Frederick Neuhouser is Professor of Philosophy at Barnard College, Columbia University. He is the author of four books: Rousseau’s Critique of Inequality; Rousseau’s Theodicy of Self-Love: Evil, Rationality, and the Drive for Recognition; Actualizing Freedom: Foundations of Hegel’s Social Theory; and Fichte’s Theory of Subjectivity. He is currently working on a project about the idea of social pathology in 18th, 19th, and 20th century social philosophy.
Rousseau, Fraternity, and Kieslowki’s Rouge
Krzysztof Kieslowski’s final film, Rouge, bills itself as a meditation on the ideal of fraternity. Yet few commentators have said much about what the film tells us about the nature of that ideal. This is no doubt connected to the fact that, in contrast to liberty and equality, fraternity is but a shadowy ideal for us, seldom discussed and even less frequently realized. In this talk, Neuhouser will argue that the vision of fraternity Rouge provides us with is inspired explicitly by Rousseau’s understanding of the centrality of human interdependence and the importance of acknowledging that interdependence, both to ourselves and to others, especially when that acknowledgment is coupled with pitié, a sensitivity to the sufferings of other sentient creatures.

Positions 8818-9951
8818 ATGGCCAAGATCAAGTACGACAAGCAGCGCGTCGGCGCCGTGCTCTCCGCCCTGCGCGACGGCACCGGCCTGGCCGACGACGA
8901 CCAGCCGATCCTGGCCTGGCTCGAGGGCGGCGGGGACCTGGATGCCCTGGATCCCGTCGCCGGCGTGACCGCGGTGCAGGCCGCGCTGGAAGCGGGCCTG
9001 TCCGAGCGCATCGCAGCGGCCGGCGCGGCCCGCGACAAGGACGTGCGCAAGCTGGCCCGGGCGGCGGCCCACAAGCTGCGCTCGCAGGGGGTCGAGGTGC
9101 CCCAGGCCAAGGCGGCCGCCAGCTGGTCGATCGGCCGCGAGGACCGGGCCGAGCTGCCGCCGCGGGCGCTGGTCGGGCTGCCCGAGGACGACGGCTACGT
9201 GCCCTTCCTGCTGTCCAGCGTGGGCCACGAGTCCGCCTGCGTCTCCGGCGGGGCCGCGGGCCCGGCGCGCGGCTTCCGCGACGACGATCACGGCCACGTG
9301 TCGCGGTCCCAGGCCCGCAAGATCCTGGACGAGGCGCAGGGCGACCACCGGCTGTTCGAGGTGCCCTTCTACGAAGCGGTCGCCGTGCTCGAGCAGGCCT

Time: 2 am
Location: Ukrainian Institute of America / Library Room